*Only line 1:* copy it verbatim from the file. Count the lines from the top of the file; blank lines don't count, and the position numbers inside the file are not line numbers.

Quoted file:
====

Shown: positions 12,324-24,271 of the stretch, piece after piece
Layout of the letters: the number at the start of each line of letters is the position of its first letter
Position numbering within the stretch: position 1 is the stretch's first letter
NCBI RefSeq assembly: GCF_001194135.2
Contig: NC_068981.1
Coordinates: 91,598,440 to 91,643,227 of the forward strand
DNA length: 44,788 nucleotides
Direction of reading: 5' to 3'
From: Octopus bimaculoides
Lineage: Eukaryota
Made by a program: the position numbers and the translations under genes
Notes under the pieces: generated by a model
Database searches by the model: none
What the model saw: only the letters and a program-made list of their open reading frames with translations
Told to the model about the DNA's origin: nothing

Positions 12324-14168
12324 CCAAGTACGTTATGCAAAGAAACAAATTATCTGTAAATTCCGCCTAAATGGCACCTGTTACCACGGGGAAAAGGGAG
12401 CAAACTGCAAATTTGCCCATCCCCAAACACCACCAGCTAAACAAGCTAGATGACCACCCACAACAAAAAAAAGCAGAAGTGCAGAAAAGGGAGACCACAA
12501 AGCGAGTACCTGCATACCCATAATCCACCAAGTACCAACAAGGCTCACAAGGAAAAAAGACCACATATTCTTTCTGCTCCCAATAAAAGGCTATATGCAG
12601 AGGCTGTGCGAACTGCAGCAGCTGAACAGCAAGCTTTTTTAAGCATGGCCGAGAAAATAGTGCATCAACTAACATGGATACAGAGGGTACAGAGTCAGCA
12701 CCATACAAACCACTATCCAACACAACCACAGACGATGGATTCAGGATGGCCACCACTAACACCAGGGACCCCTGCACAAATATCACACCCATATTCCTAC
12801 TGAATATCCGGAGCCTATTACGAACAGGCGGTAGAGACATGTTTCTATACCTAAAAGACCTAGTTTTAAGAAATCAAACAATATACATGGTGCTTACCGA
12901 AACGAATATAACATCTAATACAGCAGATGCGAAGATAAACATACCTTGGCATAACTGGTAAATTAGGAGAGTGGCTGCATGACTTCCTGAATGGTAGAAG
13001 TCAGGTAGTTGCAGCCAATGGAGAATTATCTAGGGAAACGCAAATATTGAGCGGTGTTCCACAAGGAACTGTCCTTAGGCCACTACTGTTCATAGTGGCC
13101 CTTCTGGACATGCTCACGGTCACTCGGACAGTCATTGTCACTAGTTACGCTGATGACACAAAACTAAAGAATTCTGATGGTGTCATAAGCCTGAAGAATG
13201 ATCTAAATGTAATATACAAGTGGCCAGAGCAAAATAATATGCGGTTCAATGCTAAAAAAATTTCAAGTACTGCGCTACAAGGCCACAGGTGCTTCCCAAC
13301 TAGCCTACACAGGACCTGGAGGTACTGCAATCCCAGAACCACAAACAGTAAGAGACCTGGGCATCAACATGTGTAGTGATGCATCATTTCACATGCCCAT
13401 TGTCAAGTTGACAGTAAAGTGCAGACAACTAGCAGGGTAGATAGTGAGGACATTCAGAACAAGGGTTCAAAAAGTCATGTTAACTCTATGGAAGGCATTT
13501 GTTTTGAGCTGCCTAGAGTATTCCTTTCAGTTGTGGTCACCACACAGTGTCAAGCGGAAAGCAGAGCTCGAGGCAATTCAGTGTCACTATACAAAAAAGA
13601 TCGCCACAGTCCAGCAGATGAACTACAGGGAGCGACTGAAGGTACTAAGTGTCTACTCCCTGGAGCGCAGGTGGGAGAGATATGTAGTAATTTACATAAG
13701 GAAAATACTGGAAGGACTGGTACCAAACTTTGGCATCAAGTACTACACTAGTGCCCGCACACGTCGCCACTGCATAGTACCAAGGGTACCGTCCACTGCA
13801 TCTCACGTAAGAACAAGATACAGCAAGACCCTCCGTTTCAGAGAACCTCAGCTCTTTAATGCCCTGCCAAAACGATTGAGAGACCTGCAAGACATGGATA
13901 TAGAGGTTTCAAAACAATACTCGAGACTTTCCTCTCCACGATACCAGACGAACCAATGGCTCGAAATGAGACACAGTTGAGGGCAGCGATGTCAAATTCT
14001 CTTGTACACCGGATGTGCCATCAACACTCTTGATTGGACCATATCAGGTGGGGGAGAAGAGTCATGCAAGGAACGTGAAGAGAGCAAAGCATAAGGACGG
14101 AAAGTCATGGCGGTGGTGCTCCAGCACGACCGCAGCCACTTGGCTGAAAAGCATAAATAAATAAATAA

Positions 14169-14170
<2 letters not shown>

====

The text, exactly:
Shown: positions 12,324-24,271 of the stretch, piece after piece